Clause complex Clause complex is the term systemicists use for the grammatical and semantic unit formed when two or more clauses are linked together in certain systematic meaningful ways.
<ul><li>Provide language users with structural resources to construe logical connections between experiential events. </li></ul><ul><li>Works alongside the experiential structure of Transitivity. </li></ul><ul><li>Together, the logical and the experiential functions allow us to express ideational meanings as we turn life into text. </li></ul>
<ul><li>A multivariate structure is one where we can identify a complete whole which is made up of functionally distinct constituents. Both Mood and Transitivity structures are multivariate, as are most generic structures. </li></ul><ul><li>In a univariate structure, we are dealing with a relationship between elements that are essentially the same and which can be chained together indefinitely. Univariate structures are defined as iterative, recursive structure. </li></ul>
There are two systems involved in the formation of clause complexes: The tactic system: this is the system that describes the type of interdependency relationship between linked into a clause complex. parataxis (where clauses are related as equal, independent entities) and hypotaxis (where clauses relate to a main clause through a dependency relationship).
The logico-semantic system: this is the system that describes the specific type of meaning relationship between linked clauses. projection (where one clause is quoted or reported by another clause), or through expansion (where one clause develops or extends on the meaning of another).
Projection offers two choices: “locution” (where what is projected is speech) and idea (where what is projected is thoughts). Expansion consists of three options: “elaboration” (relations of restatement or equivalence), “extension” (relations of addition) and “enhancement” (option of development).
The system of taxis captures the dependency, or independency, relationship between adjacent clauses. There are two options: parataxis (a relationship between equals clause) and hypotaxis (a relationship between a dependent and its Head). Parataxis In parataxis, clauses relate to each other as equals. They are independents.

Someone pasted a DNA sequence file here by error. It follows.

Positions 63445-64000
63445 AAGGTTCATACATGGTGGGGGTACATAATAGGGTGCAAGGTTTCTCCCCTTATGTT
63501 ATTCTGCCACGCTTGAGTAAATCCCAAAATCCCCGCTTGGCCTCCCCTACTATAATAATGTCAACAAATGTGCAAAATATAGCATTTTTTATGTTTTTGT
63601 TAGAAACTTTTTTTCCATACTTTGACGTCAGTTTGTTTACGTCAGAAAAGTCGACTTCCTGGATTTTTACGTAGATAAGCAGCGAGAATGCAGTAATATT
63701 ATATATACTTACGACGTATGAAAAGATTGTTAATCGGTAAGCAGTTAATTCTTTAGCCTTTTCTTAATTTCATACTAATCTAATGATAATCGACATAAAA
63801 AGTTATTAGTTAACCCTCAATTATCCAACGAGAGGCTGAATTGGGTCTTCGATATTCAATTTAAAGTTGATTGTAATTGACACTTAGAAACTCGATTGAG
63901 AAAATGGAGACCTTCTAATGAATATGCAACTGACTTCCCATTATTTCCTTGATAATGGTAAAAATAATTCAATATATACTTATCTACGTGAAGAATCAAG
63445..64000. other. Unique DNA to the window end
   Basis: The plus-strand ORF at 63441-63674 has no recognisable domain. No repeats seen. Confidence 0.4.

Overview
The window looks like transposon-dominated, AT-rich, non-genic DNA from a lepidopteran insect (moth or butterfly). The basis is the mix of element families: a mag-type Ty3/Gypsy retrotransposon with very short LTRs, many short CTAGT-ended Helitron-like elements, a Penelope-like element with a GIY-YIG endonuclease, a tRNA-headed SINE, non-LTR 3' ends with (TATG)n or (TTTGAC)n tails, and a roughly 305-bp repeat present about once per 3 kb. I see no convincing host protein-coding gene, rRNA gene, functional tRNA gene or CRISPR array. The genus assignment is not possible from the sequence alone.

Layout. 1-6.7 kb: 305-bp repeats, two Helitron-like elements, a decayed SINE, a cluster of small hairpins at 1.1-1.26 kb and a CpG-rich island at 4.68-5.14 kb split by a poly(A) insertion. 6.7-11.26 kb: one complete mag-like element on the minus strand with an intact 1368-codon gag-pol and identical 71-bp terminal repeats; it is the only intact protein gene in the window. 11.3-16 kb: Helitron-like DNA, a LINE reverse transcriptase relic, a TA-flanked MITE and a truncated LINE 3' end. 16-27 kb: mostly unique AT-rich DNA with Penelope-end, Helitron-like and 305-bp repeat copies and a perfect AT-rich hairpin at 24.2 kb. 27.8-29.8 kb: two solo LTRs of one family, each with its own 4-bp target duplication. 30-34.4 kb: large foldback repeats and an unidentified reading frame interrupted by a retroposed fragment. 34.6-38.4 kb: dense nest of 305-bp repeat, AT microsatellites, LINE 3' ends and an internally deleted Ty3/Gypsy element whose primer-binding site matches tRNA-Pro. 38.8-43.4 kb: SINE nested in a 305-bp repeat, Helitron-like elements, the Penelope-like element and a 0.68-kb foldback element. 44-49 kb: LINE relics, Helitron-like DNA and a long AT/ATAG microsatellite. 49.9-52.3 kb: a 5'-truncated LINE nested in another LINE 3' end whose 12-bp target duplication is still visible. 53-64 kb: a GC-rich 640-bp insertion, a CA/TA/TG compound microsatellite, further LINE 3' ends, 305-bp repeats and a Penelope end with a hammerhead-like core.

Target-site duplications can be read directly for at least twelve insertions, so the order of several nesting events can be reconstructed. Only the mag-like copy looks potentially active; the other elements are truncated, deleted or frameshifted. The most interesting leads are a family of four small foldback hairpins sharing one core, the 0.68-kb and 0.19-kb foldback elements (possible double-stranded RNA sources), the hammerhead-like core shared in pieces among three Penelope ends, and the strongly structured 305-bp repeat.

Hypotaxis In hypotaxis, clauses relate to each other in a modifying or dependency relationship. There is one clause (the Head clause) which could be stand alone as a sentence and the other clause (the modifying or dependent clause) could not stand alone as a sentence.
Logico-semantic system: projection vs. expansion The system of logico-semantic relations describes the semantic relations, the ways in which clauses that are either independent or dependent build on the experiential meaning of the clause they are relate to. This system offers a choice between projection and expansion.
Projection is the logico-semantics of quoting and reporting speech or thoughts, while expansion is the logical-semantics of developing on previous meaning. Projection The system of projection involves the attribution of either locutions (what someone said) or ideas (what someone thought).
Projection of locutions: Paratactic projection of locutions is common in fictional narratives, where characters must usually engage in dialogue with each other. In hypotactic locution, what someone thought or said is re-package into an indirect form. This is the indirect speech of traditional grammar, but must also include indirect thought.
Projection of ideas In projections of ideas, the projecting clause is typically a mental process. Expansion The system of expansion allows us to develop on the experiential meaning of a clause in three main ways: through elaboration , extension or enhancement of its meanings.
Elaboration is a relationship of restatement. Extension is a relationship of addition or variation. Enhancement is everything else (relations of time, space, cause, condition). Mercedes Gonzalez Pascal, Sofía Martins and Maira Dominguez Sala